There was a clear shift in opinion when two experts went head-to-head at the 2017 National Road Safety Conference to debate the road safety implications of ‘driverless cars’.
The two participants, Dan Phillips, GATEway project manager at the Royal College of Art, and Christian Wolmar, writer and broadcaster, debated whether driverless cars will be good or bad for road safety.
Having won the toss and elected to bat first, in his opening remarks Christian Wolmar described driverless cars as “a future that will never happen”, adding that “all cars will have to be driverless” (to deliver safety benefits) and “the transition period to driverless cars will be endless”.
As an example of the “insuperable barriers” to the idea, he said because driverless cars “will be programmed not to kill people…they will have to stop”, adding that “pedestrians won’t let driverless cars through” and “‘bad people’ will go out of their way to stop them”.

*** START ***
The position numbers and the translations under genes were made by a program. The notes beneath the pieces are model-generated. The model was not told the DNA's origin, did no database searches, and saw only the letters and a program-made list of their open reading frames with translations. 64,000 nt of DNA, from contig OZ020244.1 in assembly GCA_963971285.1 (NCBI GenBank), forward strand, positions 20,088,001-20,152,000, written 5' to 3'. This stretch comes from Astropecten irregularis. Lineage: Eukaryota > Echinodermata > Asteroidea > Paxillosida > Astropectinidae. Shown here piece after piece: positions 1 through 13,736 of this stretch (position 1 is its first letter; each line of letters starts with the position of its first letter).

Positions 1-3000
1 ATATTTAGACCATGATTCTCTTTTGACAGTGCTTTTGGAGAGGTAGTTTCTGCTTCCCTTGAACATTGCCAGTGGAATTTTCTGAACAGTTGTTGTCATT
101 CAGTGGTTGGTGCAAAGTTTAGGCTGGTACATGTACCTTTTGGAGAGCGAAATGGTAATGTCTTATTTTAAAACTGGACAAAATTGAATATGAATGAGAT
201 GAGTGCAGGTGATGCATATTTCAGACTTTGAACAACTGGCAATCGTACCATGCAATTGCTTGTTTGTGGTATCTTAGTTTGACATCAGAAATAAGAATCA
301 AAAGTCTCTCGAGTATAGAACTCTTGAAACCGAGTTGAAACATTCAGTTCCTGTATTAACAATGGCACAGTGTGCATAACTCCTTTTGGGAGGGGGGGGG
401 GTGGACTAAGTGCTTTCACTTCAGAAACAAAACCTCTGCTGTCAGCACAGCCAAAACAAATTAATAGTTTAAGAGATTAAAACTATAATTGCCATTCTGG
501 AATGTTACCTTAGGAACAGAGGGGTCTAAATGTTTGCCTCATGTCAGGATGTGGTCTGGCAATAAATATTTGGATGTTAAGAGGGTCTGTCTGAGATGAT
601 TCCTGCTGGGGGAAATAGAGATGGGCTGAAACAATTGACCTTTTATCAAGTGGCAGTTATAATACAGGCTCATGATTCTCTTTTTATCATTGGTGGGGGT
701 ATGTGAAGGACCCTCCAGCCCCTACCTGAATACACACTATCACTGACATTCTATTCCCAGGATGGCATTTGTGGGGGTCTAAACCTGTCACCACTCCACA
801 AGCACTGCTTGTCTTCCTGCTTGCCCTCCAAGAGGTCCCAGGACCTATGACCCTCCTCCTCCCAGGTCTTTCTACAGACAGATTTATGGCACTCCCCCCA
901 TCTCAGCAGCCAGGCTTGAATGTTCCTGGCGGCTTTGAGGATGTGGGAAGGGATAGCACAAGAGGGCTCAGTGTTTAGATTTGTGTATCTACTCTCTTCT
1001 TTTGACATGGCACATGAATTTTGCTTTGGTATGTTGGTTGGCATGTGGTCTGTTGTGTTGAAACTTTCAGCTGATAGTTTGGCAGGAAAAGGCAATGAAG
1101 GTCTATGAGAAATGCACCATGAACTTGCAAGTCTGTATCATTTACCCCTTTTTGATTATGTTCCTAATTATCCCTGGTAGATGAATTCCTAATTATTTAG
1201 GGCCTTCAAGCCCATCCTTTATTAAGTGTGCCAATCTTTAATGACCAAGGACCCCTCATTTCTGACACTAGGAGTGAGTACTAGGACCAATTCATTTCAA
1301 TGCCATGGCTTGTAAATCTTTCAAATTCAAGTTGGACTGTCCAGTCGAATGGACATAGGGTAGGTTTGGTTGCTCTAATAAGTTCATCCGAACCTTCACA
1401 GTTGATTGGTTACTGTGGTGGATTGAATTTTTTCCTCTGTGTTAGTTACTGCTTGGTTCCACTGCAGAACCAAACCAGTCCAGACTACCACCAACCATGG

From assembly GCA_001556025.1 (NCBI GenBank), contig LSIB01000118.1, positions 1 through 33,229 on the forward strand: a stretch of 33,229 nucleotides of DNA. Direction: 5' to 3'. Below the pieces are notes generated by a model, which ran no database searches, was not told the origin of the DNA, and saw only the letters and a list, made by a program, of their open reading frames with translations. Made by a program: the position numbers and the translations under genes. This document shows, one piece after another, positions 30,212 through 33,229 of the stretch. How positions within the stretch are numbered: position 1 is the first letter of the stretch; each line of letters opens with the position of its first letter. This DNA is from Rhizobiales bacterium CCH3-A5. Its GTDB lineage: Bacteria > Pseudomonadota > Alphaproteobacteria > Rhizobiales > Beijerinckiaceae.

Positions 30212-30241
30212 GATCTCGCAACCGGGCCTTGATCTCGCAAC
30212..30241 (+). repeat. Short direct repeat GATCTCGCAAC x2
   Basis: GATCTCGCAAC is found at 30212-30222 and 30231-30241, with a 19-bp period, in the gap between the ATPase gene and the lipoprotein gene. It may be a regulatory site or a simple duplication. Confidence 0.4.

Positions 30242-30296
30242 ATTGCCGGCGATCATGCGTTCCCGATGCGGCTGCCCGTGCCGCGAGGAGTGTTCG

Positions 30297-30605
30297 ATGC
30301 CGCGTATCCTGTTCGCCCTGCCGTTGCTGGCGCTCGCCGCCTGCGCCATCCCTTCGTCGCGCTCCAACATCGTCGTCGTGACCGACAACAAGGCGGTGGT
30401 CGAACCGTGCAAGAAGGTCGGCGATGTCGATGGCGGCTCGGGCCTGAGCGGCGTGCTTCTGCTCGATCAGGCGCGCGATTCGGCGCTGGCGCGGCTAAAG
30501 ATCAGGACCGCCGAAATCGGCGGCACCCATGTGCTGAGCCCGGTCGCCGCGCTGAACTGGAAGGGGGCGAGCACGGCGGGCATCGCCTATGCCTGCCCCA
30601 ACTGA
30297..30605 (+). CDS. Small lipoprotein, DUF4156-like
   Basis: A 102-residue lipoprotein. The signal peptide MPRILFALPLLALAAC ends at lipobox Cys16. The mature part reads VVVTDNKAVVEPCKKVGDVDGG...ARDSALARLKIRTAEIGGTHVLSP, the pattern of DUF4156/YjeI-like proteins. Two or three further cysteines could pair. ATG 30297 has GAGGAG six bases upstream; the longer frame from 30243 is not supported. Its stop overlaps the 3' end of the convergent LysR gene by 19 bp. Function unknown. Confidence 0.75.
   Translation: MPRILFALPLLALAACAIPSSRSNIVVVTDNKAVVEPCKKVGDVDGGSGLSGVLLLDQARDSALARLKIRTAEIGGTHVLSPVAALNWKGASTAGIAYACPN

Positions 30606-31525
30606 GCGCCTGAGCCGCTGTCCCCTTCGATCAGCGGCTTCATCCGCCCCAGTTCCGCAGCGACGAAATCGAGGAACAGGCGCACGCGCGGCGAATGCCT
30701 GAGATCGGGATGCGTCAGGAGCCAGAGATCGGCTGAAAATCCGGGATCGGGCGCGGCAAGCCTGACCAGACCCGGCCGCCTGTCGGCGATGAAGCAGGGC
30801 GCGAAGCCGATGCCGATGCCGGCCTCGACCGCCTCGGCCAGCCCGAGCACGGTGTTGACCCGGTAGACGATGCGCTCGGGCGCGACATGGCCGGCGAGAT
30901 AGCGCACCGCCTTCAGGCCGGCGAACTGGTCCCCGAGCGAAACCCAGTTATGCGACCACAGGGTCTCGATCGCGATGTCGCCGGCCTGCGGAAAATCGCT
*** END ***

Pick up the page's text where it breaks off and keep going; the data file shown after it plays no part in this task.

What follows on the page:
In conclusion he said “forcing us into driverless pods is a political decision” and urged supporters of the technology to “be careful what you wish for”.
In response, Dan Phillips pointed out that “a significant majority (of the population) have a positive attitude to driverless vehicles” because they will be “cleaner, greener and safer”.
Dan Phillips said that “94% of crashes involve human choice or error” – adding that “fatality rates in manufacturing are falling as automation increases”.
Using specific examples, he explained how Tesla’s crash rate has “dropped by 40% after introducing anti-crash software”.
Again referencing that “almost all road deaths are down to driver error”, Dan Phillips said “driverless vehicles won’t get drunk, angry or be distracted”.
He concluded by pointing out the social benefits of driverless cars, asking delegates to “look at what people do (with their time) on public transport and as passengers in cars”.
What did the audience think?
The audience was asked, before and after the debate, whether they thought driverless cars would be good or bad for road safety.
While the majority voted ‘good’ in both polls, there was a significant shift in favour of ‘bad’ in the second vote, as shown in the graphic below.
Before the debate:
Not sure: 38%
After the debate:
Not sure: 30%